Minimize SCIAMACHY Product Handbook

Introduction

 
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CHAPTER 1

1. Introduction

The handbook version 1.0 is based in parts on the SCIAMACHY book (Gottwald et al. 2006) and has been updated to cover the Level 1 version 8, and the Level 2 version 6 SCIAMACHY operational processors.

This chapter explains the background of SCIAMACHY.

 

The recognition, that significant changes in the composition of the Earth’s atmosphere are occurring on both short and long timescales and thereby modifying our environment and climate, has resulted in scientific debate as well as public concern, and emphasises the need for global measurements of atmospheric constituents at representative spatial and temporal sampling. Established examples, where change has been identified, are:

 
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the precipitous loss of Antarctic and Arctic stratospheric ozone (O3) resulting from the tropospheric emission of chlorofluorocarbon compounds (CFCs, halones, and HFCs) (WMO 2003),

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the global increase of tropospheric O3 (WMO 1995) and its impact on air quality,

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the trans-boundary transport and transformation of pollution resulting for example in acidic deposition and impacting air quality far from pollution sources (WMO-IGACO 2004),

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global dimming attributed to changes in aerosol and clouds (Wild et al. 2005),

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the observed increase of tropospheric greenhouse gases such as CO2, CH4, N2O and O3 and its impact on climate change (IPCC 2001), and

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the coupling between stratospheric ozone loss and increased greenhouse gas concentrations (Shindell et al. 1998).


In order to assess the significance of such changes a detailed understanding of the physical and chemical processes controlling the global atmosphere is required. The accurate assessment of the impact of current and future anthropogenic activity or natural phenomena on the behaviour of the system, comprising the atmosphere and the Earth’s surface, requires quantitative knowledge about the temporal and spatial behaviour of several atmospheric trace constituents (gases, aerosol, clouds) from the local to global scales in the troposphere, stratosphere and mesosphere. These data sets are also needed to test the predictive ability of the theories currently used to model the atmosphere.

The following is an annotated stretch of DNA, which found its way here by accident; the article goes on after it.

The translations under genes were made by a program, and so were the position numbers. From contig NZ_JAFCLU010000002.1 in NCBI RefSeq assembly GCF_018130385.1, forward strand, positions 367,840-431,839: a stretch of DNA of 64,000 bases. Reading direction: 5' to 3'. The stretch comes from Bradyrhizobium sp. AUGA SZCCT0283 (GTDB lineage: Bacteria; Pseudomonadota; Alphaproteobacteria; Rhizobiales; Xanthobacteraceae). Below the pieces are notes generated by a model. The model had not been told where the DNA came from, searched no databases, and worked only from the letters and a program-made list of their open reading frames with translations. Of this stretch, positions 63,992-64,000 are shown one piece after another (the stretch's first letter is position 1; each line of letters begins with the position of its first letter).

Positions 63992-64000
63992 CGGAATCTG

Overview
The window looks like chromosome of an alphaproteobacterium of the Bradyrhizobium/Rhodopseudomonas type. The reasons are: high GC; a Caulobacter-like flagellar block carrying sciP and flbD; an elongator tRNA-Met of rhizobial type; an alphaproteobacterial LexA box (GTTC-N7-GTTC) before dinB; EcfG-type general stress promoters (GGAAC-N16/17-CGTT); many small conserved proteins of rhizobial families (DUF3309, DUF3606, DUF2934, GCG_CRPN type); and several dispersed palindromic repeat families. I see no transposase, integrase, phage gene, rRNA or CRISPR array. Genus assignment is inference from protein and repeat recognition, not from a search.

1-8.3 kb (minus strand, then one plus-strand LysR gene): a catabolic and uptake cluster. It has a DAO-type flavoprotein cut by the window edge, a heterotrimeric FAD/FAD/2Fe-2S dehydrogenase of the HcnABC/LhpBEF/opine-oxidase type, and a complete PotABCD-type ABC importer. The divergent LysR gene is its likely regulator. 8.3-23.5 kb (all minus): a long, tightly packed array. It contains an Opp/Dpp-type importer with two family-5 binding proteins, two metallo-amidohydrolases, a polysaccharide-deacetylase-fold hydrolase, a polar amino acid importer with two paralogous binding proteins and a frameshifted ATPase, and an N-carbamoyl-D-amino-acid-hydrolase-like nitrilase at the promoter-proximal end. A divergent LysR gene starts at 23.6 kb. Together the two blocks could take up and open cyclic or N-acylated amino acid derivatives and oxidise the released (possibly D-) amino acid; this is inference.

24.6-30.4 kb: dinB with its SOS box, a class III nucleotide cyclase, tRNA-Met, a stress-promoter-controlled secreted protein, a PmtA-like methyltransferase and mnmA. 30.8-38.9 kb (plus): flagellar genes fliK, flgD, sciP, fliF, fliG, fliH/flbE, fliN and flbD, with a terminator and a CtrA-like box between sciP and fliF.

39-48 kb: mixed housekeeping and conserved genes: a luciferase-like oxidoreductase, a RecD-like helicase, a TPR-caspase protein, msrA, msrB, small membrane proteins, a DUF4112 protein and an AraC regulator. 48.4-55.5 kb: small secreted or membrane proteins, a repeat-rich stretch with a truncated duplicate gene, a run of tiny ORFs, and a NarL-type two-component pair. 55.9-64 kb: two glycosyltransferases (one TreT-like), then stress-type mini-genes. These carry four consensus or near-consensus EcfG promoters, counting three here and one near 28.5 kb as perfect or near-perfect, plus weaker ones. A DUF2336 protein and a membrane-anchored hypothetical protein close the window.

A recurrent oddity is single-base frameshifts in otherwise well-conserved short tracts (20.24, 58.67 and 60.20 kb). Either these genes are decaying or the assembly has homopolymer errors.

The SCanning Imaging Absorption spectroMeter for Atmospheric CHartographY (SCIAMACHY, ‘SCIAMACHY’ is a Greek expression, which means chasing or hunting shadows and is equivalent to do the impossible task) as part of the atmospheric chemistry payload on-board the Environmental Satellite (ENVISAT) of the European Space Agency (ESA) was conceived to make a significant contribution to the required data sets and the understanding of climate change.

Prior to the advent of space flight, measurements of atmospheric composition were limited in geographical coverage. The development of satellite platforms in low-Earth and geostationary orbit over the last three decades has provided the opportunity to observe the Earth and its atmosphere in novel viewing geometries. The potential to make near simultaneous observations at the global scale for the first time has facilitated the emergence of Earth System Science. In particular the atmospheric sciences have gained from satellite observations. This is because remote regions of the atmosphere over the land and oceans, where ground-based stations or ship-borne measurements are usually rare, can now be probed regularly from space and variations of geophysical parameters on small and large scales, both spatially and temporally, can be studied.

Passive atmospheric sounding from space can be achieved in two ways – either by analysing absorption or emission spectra, both requiring accurate measurement of radiation leaving the top of the atmosphere. Absorption and emission processes in the atmosphere produce spectra, which are characteristic for the emitting or absorbing atom or molecule.

Emission spectra consist of the signals from atmospheric constituents which radiate mainly in the infrared and microwave spectral range according to their characteristic thermal excitation. They can be regarded as the thermal ‘fingerprint’ of the atmosphere. From the emission line properties trace gas concentrations are derived.
Measuring solar absorption spectra at the top of the atmosphere is the approach utilised in SCIAMACHY. Atoms, molecules and particles absorb, emit and scatter the incoming solar electromagnetic radiation. The incoming solar radiation is described to a good approximation by the emission from a black body having a temperature of about 5800 K, modulated by atomic absorption lines, the solar Fraunhofer lines. The upwelling radiation at the top of the atmosphere from the Ultraviolet (UV) to Short-Wave Infrared (SWIR) comprises – after travelling through the atmosphere – the solar output, modified by scattering, absorption and emission processes along its light path through the atmosphere and reflected as well as scattered at the Earth’s surface.
 


 
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